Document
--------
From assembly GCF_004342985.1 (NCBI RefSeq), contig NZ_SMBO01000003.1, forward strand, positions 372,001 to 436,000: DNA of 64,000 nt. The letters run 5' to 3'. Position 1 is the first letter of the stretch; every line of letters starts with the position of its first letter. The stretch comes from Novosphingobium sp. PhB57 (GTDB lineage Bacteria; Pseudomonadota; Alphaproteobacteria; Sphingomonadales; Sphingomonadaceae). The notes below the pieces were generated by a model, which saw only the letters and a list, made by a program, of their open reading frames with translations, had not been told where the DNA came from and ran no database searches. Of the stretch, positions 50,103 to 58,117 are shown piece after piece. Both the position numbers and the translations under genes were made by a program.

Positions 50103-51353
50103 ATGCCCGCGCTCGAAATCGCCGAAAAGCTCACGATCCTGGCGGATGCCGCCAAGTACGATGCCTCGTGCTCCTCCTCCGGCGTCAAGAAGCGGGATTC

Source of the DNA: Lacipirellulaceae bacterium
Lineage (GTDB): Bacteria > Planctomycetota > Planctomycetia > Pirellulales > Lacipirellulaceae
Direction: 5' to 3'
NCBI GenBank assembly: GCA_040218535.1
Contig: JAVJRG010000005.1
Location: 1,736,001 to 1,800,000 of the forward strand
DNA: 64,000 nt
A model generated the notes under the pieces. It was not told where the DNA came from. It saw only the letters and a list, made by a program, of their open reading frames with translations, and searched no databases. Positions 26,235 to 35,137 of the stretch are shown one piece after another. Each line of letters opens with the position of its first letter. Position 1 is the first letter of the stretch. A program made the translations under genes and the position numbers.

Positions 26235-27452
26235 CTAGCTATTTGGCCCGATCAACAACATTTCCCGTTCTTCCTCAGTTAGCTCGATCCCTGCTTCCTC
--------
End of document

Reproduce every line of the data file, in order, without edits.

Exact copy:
From assembly GCF_004342985.1 (NCBI RefSeq), contig NZ_SMBO01000003.1, forward strand, positions 372,001 to 436,000: DNA of 64,000 nt. The letters run 5' to 3'. Position 1 is the first letter of the stretch; every line of letters starts with the position of its first letter. The stretch comes from Novosphingobium sp. PhB57 (GTDB lineage Bacteria; Pseudomonadota; Alphaproteobacteria; Sphingomonadales; Sphingomonadaceae). The notes below the pieces were generated by a model, which saw only the letters and a list, made by a program, of their open reading frames with translations, had not been told where the DNA came from and ran no database searches. Of the stretch, positions 50,103 to 58,117 are shown piece after piece. Both the position numbers and the translations under genes were made by a program.

Positions 50103-51353
50103 ATGCCCGCGCTCGAAATCGCCGAAAAGCTCACGATCCTGGCGGATGCCGCCAAGTACGATGCCTCGTGCTCCTCCTCCGGCGTCAAGAAGCGGGATTC

Source of the DNA: Lacipirellulaceae bacterium
Lineage (GTDB): Bacteria > Planctomycetota > Planctomycetia > Pirellulales > Lacipirellulaceae
Direction: 5' to 3'
NCBI GenBank assembly: GCA_040218535.1
Contig: JAVJRG010000005.1
Location: 1,736,001 to 1,800,000 of the forward strand
DNA: 64,000 nt
A model generated the notes under the pieces. It was not told where the DNA came from. It saw only the letters and a list, made by a program, of their open reading frames with translations, and searched no databases. Positions 26,235 to 35,137 of the stretch are shown one piece after another. Each line of letters opens with the position of its first letter. Position 1 is the first letter of the stretch. A program made the translations under genes and the position numbers.

Positions 26235-27452
26235 CTAGCTATTTGGCCCGATCAACAACATTTCCCGTTCTTCCTCAGTTAGCTCGATCCCTGCTTCCTC